Until recently I was a skeptic of the auger-type bulb planters for power drills–but no more! It’s important to use a corded drill rather than the cordless type. I’ve found my cordless drill a little weak for deeper holes and areas with a lot of roots. Having said that, a corded drill works perfectly in established perennial beds where roots would otherwise be a problem. The drill bit cuts through those roots with ease! (Tree roots are another story). I purchased the two foot long version with a wide auger. Because the auger is long I can stand while drilling the holes. I then go back and drop the bulbs (growing tip up) into the holes. I go back again and refill each hole. I’ve found I can plant hundreds of bulbs in short order with the drill bit. The wider auger also allows me to plant larger allium bulbs easily.
 
And an added note: I normally wait until the first part of November to plant my bulbs into the garden. First off, they don’t sprout if the weather remains warm through the fall. They’ll have plenty of time to root into the still unfrozen soil, but didn’t have a chance to send up shoots. Doing so reduces flower power the following spring (except for a few like grape hyacinths which always send up greenery in the fall).
 
In addition, I’ve generally put the entire garden to bed by the first part of November. Perennials have been cut back and shrubs have lost their leaves. With nothing in the way, bulb planting is made easy.
 
Please note that during the month of November and while supplies last, all spring bulbs are from 20-50% off changing as the month progresses and weather dictates. Bulbs can be planted into the garden until the ground freezes in early December.
 
 
 
 
KLEIN’S RECIPES OF THE MONTHThese are a selection of relatively simple recipes chosen by our staff. New recipes appear monthly. Enjoy!!
 
Turnips are a root vegetable commonly associated with potatoes or beets, but their closest relatives are radishes and arugula, which, like turnips, are members of the mustard family. Large or old turnips can become unpleasantly “hot” unless properly cooked and combined with milder vegetables like potatoes, but younger turnips add a great zip to dishes, and are even tasty (and crunchy) raw.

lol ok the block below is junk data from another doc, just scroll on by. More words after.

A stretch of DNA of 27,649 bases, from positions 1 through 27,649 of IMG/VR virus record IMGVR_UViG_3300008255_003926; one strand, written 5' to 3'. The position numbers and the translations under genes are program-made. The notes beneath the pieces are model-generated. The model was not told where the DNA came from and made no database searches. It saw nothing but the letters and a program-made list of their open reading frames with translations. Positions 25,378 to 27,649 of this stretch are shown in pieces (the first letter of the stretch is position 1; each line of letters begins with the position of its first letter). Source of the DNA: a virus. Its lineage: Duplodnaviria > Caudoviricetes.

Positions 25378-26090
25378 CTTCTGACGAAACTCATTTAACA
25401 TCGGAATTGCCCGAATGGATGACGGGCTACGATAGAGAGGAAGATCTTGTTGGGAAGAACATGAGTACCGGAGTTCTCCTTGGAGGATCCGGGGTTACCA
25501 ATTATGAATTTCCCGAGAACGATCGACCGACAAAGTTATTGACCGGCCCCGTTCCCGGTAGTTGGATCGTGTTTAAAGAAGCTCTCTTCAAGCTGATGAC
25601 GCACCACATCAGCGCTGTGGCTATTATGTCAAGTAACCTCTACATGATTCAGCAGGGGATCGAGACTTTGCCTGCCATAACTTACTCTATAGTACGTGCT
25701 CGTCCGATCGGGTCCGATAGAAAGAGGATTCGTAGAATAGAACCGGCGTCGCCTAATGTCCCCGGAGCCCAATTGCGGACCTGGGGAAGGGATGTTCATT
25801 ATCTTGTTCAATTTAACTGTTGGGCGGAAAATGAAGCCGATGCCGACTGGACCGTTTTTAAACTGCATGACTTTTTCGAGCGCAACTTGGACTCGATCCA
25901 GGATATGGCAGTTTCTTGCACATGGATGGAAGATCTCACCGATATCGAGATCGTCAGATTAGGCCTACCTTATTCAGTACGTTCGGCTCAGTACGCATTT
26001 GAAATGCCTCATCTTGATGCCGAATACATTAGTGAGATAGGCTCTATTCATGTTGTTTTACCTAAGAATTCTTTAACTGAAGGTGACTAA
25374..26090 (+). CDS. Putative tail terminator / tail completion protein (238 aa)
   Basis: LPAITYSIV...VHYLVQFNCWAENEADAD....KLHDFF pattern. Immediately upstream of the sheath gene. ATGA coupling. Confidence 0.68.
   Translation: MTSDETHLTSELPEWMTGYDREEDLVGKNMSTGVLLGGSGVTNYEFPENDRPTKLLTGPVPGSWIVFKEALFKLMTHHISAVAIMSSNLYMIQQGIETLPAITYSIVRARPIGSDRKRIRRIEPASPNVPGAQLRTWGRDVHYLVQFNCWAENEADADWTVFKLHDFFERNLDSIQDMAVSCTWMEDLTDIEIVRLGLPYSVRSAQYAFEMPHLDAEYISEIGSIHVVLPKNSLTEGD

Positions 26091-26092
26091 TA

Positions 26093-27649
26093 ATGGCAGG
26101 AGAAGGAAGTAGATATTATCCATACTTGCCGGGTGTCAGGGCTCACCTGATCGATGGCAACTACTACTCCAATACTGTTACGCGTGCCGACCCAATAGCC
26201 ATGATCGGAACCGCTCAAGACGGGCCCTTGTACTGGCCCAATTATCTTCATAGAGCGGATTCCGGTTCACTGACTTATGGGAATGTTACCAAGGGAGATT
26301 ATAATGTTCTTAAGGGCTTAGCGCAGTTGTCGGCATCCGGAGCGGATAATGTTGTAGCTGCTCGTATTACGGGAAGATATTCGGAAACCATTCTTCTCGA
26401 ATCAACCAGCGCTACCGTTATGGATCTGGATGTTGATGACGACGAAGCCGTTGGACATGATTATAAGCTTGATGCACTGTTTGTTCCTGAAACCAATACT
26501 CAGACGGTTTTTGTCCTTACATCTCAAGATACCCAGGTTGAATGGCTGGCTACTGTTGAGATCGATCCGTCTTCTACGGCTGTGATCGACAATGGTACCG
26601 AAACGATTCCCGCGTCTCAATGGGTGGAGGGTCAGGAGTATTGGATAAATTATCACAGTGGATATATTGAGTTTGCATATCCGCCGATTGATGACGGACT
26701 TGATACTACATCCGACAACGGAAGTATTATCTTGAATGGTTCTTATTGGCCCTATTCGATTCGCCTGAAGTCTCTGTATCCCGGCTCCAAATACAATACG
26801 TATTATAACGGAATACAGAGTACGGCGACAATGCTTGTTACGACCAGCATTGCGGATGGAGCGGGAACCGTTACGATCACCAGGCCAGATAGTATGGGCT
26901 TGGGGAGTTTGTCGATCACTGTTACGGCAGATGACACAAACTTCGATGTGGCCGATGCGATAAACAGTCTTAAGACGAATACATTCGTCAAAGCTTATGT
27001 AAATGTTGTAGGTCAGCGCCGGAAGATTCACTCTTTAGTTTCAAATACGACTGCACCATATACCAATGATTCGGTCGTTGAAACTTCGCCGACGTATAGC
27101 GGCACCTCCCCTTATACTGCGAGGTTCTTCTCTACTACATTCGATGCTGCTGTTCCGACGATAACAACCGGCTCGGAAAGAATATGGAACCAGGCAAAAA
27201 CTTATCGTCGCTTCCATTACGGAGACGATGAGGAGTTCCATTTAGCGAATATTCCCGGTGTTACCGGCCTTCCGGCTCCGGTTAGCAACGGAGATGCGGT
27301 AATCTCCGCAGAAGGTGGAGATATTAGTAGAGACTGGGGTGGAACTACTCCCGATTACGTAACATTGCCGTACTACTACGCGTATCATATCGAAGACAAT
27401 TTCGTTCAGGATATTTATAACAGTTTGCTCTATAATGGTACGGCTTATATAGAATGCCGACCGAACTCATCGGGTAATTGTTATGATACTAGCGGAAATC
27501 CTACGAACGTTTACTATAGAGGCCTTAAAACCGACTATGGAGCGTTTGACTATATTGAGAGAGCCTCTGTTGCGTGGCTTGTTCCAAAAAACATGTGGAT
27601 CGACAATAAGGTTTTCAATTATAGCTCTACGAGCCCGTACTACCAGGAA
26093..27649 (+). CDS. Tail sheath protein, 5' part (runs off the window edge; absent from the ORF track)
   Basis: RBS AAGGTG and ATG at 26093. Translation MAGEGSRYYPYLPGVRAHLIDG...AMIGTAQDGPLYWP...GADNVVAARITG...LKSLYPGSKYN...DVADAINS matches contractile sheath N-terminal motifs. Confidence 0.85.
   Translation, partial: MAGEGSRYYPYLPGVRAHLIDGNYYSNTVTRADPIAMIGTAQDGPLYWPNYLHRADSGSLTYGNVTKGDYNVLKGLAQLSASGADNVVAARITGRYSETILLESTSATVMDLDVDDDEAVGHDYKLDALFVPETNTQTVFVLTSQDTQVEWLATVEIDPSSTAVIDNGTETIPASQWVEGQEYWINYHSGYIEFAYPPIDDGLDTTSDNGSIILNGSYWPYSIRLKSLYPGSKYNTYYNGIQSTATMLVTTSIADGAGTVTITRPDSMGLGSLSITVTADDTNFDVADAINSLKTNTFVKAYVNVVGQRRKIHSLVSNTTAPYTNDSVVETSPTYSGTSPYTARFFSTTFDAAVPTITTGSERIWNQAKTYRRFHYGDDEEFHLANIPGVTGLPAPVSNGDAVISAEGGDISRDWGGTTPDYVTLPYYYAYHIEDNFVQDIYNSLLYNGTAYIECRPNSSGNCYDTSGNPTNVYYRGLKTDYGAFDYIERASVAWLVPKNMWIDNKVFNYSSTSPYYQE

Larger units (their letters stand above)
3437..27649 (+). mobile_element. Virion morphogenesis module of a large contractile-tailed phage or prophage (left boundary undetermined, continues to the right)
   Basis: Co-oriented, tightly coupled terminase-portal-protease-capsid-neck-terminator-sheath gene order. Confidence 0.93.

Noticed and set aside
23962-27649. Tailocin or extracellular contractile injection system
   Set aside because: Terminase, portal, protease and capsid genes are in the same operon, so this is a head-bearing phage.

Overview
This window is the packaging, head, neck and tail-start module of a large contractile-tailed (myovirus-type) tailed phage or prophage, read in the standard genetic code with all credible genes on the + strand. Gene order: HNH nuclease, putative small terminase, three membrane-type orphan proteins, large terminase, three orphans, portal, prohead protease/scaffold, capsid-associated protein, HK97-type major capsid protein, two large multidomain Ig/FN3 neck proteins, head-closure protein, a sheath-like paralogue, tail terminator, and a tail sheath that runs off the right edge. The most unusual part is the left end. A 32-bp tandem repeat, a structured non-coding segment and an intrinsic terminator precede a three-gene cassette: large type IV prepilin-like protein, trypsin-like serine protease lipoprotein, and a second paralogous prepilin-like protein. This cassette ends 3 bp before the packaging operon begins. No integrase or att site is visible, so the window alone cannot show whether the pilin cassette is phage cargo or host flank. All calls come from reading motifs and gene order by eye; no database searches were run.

Turnips are available all year long, but are at their best in fall, when mature specimens are fresh, and spring, when they are small and sweet. Larger turnips necessarily develop tougher skins and a stronger flavor, but are great for mashing and/or adding to soups and stews. Like most root vegetables, turnips are a great storage vegetable to use when you want to keep eating locally throughout the winter.
 
Contrary to conventional wisdom, turnips can be eaten raw. Baby turnips can be cut into wedges and served as crudités with dip, or sliced and added to salads for a crisp, lightly zippy tang (or made into a salad all on their own—just slice them thinly and drizzle on your favorite dressing).
Turnips are more commonly cooked, however, and lend themselves to a variety of preparations. They are delicious roasted (a process that mellows and yet concentrates their sometimes watery flavor at the same time), mashed, baked, or added to soups or stews.
 
Source: www.thespruce.com
 
VEGETABLE MAAFE (STEW)—A favorite 2007 recipe from the Willie Street Co-op newsletter.
2 large onions, chopped
4 TBS. vegetable oil
2 cups peeled butternut squash or sweet potatoes, cut into chunks
4 medium turnips, cut into chunks
2 large carrots, cut into thick slices
2 large tomatoes, quartered
1 bunch of chopped greens of choice, collards, kale, etc.
2 tsp. cayenne pepper or to taste
salt to taste
2 cups tomato sauce
1 cup or more water
3/4 cup peanut butter
cooked rice or warm bread
 
Brown the onions in hot oil over medium heat in a large pot. Stir in the vegetables, on at a time, in the order listed, sweating each a bit (cover on) before adding the next. Stir in the tomato sauce and 1 cup of water. Stir in the cayenne. Reduce the heat and simmer, salting to taste. Before the veggies are completely tender, mix 1/2 cup of the cooking liquid with the peanut butter to thin. Add back to the pot and simmer about 1 hour until all is very tender. Thin as desired with more water if needed. Serve over cooked rice or as a stew with bread.
 
MASHED RUTABAGA, TURNIP AND POTATO–Easy and rich. A great holiday side dish. From The Frugal Gourmet Celebrates Christmas by Jeff Smith.
1 3/4 lbs. rutabaga, peeled and cut into large chunks
1 1/2 lbs. turnips, peeled and quartered
1 lb. russet potatoes, peeled and quartered
1/2 stick (4 TBS.) butter, melted
1/2 cup whipping cream
salt and pepper
 
Place rutabaga in a large pot with ample water and a pinch of salt. Bring to a boil and cook 15 minutes. Add the turnips and potatoes and cook 15 minutes more or until all is very tender. Drain well and mash with the butter, cream, salt and pepper.
 
ROASTED TURNIPS—From the pages of Everyday Food magazine from December 2010.
2 lbs. turnips, peeled and cut into 1/2” thick wedges
1/8 tsp. cayenne pepper
1/4 tsp. nutmeg
2 TBS. extra virgin olive oil
coarse salt and pepper to taste
1/4 cup parmesan
 
Preheat the oven to 475º. In a bowl, combine the turnips, cayenne, nutmeg and the oil. Season to taste and toss.Sprinkle with the parmesan and toss lightly. Arrange the turnips on a rimmed baking sheet and roast until golden, about 25-30 minutes, flipping the pieces about half way through. Serves 4.
 
TURNIPS & GREENS—This recipe comes from a Kripalu yoga newsletter.
2 1/2 cups cubed turnips
2 TBS. olive oil
2 1/2 cups sliced onions
1 tsp. paprika
1 tsp. minced garlic
1/4 tsp. pepper
1 1/2 tsp. salt
4 cups (5 oz.) chopped collard greens